Unfortunately for Champagne Charlie, good luck was not working out for him.

On April 29, 1862, Union Naval Commander David Farragut, along with 250 marines from the USS Hartford, planted the “stars and stripes” in New Orleans, and on May 1, 1862, political and Union General, Benjamin Butler along with 5,000 Union troops occupied New Orleans. Charles Heidsieck arrived in New Orleans - May 5, 1862.


Photo - New England Historical Society

Charlie was discovered carrying his diplomatic pouch and its’ content could get him killed, for, among the many little "gems" he carried documents from French textile manufacturers expressing their desire to supply the Confederate army with uniforms. Mr. Heidsieck is arrested and General Butler orders him held at Fort Jackson - the charge - a Confederate spy.

The French Consul demanded his immediate release, General Butler is forced to explain what was going on to the Secretary of State William Seward, and we have developing what will be known as “The Heidsieck Incident”. It was reported that Napoleon III personally wrote to President Abraham Lincoln regarding the “Incident.”

General Butler communicates to Washington

“I arrested him as a spy – I confined him as a spy – I should have tried him as a spy, and hanged him upon conviction as a spy, if I had not been interfered with by the government at Washington. He had when arrested a canvas wrapper of the size of a peck measure firmly bound up with cords covering letters from the French, Swiss, Prussian, and Belgian consuls, also a great number of letters to persons mostly rebels, or worse, intermeddling foreigners containing contraband intelligence.”**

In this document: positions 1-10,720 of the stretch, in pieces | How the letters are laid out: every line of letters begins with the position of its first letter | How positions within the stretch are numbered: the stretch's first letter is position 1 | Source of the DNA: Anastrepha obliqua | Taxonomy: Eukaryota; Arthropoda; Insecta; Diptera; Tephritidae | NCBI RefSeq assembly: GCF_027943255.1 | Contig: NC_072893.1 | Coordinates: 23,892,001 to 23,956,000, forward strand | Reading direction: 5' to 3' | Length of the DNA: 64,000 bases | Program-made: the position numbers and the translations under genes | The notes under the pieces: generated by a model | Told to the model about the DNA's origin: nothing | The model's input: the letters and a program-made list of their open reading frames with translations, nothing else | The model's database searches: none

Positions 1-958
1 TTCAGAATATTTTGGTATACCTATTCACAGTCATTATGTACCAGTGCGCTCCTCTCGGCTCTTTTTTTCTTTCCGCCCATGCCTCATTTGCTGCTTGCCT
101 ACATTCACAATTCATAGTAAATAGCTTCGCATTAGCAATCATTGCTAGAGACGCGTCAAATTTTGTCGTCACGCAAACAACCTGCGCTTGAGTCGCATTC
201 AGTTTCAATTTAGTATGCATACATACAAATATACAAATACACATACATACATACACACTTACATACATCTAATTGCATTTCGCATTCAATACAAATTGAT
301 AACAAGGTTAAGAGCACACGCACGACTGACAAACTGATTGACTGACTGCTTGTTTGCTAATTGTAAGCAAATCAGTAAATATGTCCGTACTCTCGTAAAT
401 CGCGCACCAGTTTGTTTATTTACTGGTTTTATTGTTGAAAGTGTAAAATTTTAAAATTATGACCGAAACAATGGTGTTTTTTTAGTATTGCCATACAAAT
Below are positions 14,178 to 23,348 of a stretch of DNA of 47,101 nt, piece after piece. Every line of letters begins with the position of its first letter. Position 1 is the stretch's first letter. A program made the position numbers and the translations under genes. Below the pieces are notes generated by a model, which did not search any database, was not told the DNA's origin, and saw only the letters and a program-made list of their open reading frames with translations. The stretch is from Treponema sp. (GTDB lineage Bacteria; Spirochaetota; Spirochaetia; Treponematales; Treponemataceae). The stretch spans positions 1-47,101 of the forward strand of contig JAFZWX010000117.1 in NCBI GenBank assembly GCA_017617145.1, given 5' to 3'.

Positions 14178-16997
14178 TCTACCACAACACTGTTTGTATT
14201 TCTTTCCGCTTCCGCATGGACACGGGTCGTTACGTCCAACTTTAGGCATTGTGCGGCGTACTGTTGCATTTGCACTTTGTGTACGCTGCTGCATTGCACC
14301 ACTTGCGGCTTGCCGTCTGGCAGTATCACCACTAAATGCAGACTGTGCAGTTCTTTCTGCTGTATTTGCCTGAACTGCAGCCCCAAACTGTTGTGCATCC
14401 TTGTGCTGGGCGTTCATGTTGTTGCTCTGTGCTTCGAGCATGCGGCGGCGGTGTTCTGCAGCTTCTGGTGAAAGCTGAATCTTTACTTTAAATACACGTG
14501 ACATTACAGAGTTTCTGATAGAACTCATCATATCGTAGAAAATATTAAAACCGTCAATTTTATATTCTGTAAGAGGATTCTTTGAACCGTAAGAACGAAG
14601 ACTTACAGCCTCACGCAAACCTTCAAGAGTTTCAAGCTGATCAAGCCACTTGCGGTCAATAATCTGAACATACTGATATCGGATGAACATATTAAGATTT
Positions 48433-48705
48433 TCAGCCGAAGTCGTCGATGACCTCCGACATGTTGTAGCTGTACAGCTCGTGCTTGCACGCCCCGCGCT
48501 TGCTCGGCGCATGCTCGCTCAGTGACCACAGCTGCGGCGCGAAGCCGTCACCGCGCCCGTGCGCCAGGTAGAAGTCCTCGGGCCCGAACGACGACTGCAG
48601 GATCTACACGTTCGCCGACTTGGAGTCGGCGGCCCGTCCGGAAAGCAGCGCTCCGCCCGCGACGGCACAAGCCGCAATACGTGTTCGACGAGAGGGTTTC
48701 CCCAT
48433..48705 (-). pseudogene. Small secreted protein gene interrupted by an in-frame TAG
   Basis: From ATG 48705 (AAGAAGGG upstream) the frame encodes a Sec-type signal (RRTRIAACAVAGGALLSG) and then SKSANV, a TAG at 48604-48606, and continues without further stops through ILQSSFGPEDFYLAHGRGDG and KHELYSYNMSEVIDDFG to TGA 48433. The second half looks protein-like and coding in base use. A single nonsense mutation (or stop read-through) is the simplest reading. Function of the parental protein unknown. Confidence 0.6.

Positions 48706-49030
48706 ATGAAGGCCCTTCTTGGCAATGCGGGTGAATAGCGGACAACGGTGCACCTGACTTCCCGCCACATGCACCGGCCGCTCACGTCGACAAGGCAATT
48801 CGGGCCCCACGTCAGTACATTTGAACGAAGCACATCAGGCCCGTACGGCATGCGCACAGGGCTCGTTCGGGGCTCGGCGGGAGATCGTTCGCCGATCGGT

In November, 1862, Champagne Charlie is released and returned to France in frail “health, bankrupt and demoralized”. He claimed, until his dying day, that he was unaware of what he was carrying when General Butler arrested him. He said he was innocent of all charges of spying - he only wanted his money.

Champagne Charlies Always Lands On His Feet

There is one more chapter in Champagne Charlie’s life. It seems his New York sales agent had a brother that felt guilty about the unpaid debts. He discovered some missionaries traveling to France and he gave them an envelope to deliver to Charlie.

At first it appeared the envelope only contained worthless paper - a deed to some land that was located in the Colorado territory. However, after the war, this worthless deed, proved to be a gold mine - or should I say a “silver” mine, and the sale of this “worthless deed” would produce a small fortune for Champagne Charlie. He sold the deeds and with the money was able to re-build his business. Charles Heidsieck died in 1893 with his business among the worlds leading producers of champagne. All thanks to the land he sold in what we know today as - - - Denver, Colorado.

So a toast to Champagne Charlie - a man that always lands of his feet!!


Wikipedia - The Battle of New Orleans

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Forum Host
May 7, 2016
Great Story, especially dealing with the beast or as we call call him here in the South "Spoons Butler" but that name is for another tread.
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Fewer ads. Lots of American Civil War content!